"How I Learned To Love The Plot Spoiler" (5/12/10) - One of the things that struck me as I played through Alan Wake was the way in which the scattered manuscript pages told you what was going to happen before it happened. This went far beyond simple foreshadowing. Not only did this not detract from the experience, it heightened the sense of dread, anticipation, etc. So why is it that when we read a piece of videogame criticism, the author falls all over herself warning us whenever any plot details are about to be revealed. Usually in all-caps: "OMG SPOILERZ AHEAD! WARNING! PROCEED AT YOUR OWN RISK! HEAD ASPLOSION!" Tom Bissell shrewdly reminds us that games are about the how, not the what.
"Herding Scapegoats" (5/19/10) - I'm as weary as anyone of hearing how violent videogames are responsible for all of society's ills. It seems that, with each successive generation, some new form of popular entertainment finds itself on the insta-blame chopping block. Growing up a heavy metal fan—to clarify, a fan of heavy metal; not a pudgy kid in an XXL Metallica t-shirt—I remember adults in my life demonizing (ha!) metal as some occultic tool of Satan. I just liked the guitars.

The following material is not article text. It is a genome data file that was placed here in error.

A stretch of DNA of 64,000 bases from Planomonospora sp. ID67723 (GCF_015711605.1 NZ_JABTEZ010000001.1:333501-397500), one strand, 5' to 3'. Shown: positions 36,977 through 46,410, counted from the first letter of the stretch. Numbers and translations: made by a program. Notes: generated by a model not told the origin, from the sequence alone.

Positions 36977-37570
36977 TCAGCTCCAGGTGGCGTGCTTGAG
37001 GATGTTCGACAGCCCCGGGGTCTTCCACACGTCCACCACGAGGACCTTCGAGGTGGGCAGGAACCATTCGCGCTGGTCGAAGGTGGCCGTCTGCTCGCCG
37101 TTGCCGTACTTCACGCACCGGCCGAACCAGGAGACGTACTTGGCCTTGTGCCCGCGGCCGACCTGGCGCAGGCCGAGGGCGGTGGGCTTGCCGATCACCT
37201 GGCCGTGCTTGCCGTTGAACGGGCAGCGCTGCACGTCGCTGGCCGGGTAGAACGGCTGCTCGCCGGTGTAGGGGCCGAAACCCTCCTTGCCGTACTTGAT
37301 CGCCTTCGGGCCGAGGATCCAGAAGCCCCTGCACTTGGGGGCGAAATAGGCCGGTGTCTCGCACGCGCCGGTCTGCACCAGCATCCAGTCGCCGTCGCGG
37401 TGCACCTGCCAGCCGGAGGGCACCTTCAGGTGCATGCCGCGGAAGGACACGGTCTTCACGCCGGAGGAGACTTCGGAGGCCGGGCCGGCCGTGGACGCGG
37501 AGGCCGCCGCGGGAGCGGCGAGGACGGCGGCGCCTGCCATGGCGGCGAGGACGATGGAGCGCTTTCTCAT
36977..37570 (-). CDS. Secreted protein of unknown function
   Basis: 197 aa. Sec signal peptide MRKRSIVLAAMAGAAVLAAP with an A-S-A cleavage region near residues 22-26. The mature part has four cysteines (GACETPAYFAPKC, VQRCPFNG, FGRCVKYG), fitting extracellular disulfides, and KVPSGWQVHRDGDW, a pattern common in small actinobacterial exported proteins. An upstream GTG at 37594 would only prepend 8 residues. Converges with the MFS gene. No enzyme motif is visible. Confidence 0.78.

I think it's interesting that we don't really hear about the dangers of music anymore, while reporters investigating any crime by a youth will conduct an extensive background check to see if the suspect ever played a videogame. If it turns out that he played Super Mario Bros. even once as a kid, the headline will invariably read, "Videogame Addict Suspected in Murder of So-And-So."
Though I never quite manage to decode the underlying causes behind the scapegoating shift from music to games, it's still worth pondering why Modern Warfare 2 seems to be Generation X(box)'s Metallica. I suppose each new crop of kiddos must find its own way to make mom and dad and Joe Congressman skittish.
"Soldier boy, made of clay / Now an empty shell / Twenty one, only son / But he served us well / Bred to kill, not to care / Do just as we say / Finished here, Greeting Death / He's yours to take away."
- Metallica, "Disposable Heroes," Master of Puppets (1986)